Democracy, Rights & Governance

This analytical study SBCC identifies and examines best practices in SBCC efforts by African governments. The study seeks to contribute to USAID Africa Bureau objectives to expand its analytic capacity, incorporate these principles into activity design and ultimate impact, and enhance its ability to better understand how African governments are using SBCC campaigns to improve the well-being of African citizens. Understanding SBCC best practices and their potential for improving state-society relations contributes to establishing a framework for future USAID Africa project design, which can further contribute to the development of compelling theories of change.

This guide provides information on how USAID can think and work in ways that are more politically aware, an approach known as “thinking and working politically” (TWP), through the use of Political Economy Analysis (PEA). PEA is a structured approach to examining power dynamics and economic and social forces that influence development. PEA can help to operationalize the process of thinking politically, while USAID’s initiative on Collaborating, Learning and Adapting (CLA), supports the operationalization of working politically. Together, they can add significant value to a mission’s strategy, projects and activities.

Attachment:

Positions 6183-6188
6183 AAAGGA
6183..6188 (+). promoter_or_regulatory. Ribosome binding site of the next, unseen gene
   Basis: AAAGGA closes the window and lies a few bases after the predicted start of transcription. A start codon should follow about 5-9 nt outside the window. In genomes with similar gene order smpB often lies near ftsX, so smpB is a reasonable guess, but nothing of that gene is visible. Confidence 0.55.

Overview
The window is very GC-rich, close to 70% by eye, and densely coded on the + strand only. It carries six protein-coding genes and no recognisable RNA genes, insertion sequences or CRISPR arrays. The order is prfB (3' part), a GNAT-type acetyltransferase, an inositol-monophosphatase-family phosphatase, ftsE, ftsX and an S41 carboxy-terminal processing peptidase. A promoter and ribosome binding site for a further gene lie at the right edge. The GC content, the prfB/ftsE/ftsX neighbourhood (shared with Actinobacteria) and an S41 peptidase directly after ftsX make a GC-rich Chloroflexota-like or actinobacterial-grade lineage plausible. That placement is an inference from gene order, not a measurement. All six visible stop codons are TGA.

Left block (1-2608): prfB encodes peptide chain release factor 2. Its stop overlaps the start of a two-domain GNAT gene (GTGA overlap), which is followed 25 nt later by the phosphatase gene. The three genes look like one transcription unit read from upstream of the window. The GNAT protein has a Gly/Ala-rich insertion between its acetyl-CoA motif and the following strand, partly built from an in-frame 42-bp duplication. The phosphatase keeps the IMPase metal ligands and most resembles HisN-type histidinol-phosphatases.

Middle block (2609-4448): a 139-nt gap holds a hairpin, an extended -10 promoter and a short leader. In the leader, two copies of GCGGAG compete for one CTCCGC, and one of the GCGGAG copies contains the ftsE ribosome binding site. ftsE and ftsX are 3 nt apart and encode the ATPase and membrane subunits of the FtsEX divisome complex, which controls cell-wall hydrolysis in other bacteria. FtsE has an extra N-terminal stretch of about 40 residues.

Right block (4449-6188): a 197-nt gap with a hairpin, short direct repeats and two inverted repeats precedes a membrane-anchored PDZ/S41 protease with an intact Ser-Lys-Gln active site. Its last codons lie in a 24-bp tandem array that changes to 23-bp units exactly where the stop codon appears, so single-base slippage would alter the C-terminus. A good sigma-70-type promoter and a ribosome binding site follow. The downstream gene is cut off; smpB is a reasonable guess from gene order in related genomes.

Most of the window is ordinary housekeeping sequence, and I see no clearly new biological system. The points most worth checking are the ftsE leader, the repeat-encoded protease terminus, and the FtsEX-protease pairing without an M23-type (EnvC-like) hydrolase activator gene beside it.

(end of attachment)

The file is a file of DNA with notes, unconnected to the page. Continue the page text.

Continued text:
The Thinking and Working Politically (TWP) Community of Practice (CoP) aims to help practitioners understand how to translate the evidence that political factors are usually much more important in determining developmental impact than the scale of aid funding or the technical quality of programming into operationally relevant guidance. The CoP undertakes the following activities: workshops and working groups to bring together practitioners and researchers to discuss issues related to thinking and working politically; learning resources to support agencies in adopting politically-aware approaches across their activities; and, case studies and research reports to support sharing knowledge and experience.

The USAID's Office of Food for Peace strategy builds on the FFP 2006–2010 strategic plan, draws on lessons learned during its implementation, and embraces new approaches and tools that have emerged in recent years to increase the impact of U.S. Government food assistance as a critical tool in global efforts to end hunger and poverty. The Strategy presents a revised conceptual framework for food and nutrition security and examines food security's linkages to other sectors, including family planning, agriculture and governance.

Counterpart International’s Inclusive Social Accountability (ISA) developmental framework integrates elements of social inclusion and community accountability into one comprehensive approach. It is designed to be mutually supportive at every level — educating and allowing informed citizens to effectively hold their governments accountable, while simultaneously building the capacity of governments (and where necessary, their private sector partners) to deliver quality social services that are equitably distributed. The framework includes the building blocks of the ISA approach along with a number of methodologies that can facilitate its implementation.